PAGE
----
What’s property tax inflation in your area?

We are informed that inflation is at 3 percent. The various county and local governments here in Palm Beach County/Jupiter somehow did not get the memo. A “Notice of Proposed Property Taxes” that I recently received shows that the taxing authorities are increasing their budgets by about 9.5% on a per-resident basis. The notice shows the millage rates with and without the proposed budget increases.

(I don’t think that the budget increases can be explained by the lockdown-driven exodus from the Northeast. The county’s population grew by only 13,000 in 2022, less than 1 percent (Palm Beach Post).)

Note that the first $50,000 of value is exempt for full-time residents under the “homestead exemption” and the assessed value for a primary residence cannot go up by more than 3 percent annually (but there is no limit to increases for the millage rates?).

Readers: What’s happening to your property tax bills in our 3% economy?

One of our neighbors is an accomplished oil painter. Here’s a photo that I took of what I think is one of the nicer-looking houses in the neighborhood for her to use as the basis of a painting:

What I think is the same house, but in white:

(The truly custom houses in this area are reserved for the truly rich!)

While shopping for furniture that would help our senior golden retriever get up on the bed, I found this upsetting example of inflation:

19 thoughts on “What’s property tax inflation in your area?

  1. Remember when there was that conspiracy theory that had to do with really expensive furniture being stand-ins for sex trafficking transactions?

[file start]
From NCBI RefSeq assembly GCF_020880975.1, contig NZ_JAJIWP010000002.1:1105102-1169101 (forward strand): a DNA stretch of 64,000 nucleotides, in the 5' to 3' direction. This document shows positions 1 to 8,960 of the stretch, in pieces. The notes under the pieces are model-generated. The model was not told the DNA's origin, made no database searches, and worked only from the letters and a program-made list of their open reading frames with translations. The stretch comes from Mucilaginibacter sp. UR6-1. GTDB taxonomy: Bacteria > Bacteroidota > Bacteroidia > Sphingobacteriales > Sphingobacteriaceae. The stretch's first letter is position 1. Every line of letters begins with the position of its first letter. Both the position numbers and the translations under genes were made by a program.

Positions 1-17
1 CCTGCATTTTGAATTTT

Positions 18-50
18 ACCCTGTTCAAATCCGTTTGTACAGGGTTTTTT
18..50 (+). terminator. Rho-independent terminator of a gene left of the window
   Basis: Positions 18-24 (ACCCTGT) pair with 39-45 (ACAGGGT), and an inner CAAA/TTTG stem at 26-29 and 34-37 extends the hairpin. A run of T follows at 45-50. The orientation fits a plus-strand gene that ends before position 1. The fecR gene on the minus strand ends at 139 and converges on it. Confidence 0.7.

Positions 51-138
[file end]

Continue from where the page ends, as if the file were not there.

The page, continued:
Apparently plain white steel storage cabinets for industrial use can cost 11K, so why not a swanky bench? I always thought that when you see amazon names that are all-caps nonsense, that means it’s a Chinese knockoff…

  2. Like tipping, which should stay at 15 percent forever, since inflation in the price of food will automatically make that 15 percent go up as well [1] the property tax percentage should really only change when the price of services change–or when the price of property changes. But unlike food, which never goes down, a dropping real estate market will actually require that the property tax percentage go up, if services are going to stay the same. (This assumes assessments follow market price, when they might lag.)

    [1] Warning: Do not explain this advanced math to the waitstaff.

    • 123: the rates in Palm Beach County are actually going down. The tax base here has been getting larger thanks to Florida Realtor of the Year 2020 and 2021 Andrew Cuomo. The document that is the subject of this post shows two alternative new millage rates, one before and one after the agency budget increases. (Both of these rates, however, are actually lower than last year’s.)

  3. The property tax on my homesteaded 2000 sf single-family FL golf course home has remained flat since I bought it as a foreclosure in 2011. Same for my Dad’s nearby home, built in 1962, purchased in 2010, from the original owner.

  4. In Germany, a 300k house will cost you 15k in purchase taxes (5%) but then afterwards the yearly property tax could be just 100-200 euros a year depending on the size of the land and the value per sqm. I’m taking about surburban area – no idea how much inside cities (e.g. Munich). I’m guessing for retirees who finished making the mortgage payments that’s a really good deal in the long run (20+ years ). Probably in Florida you be paying 2k-3k a year in property tax!

    • Wow, 1-200/year for a suburban house în Germany! Here în Southern France it is 1200/year for a 60 sq m (~600 sq ft) apartament.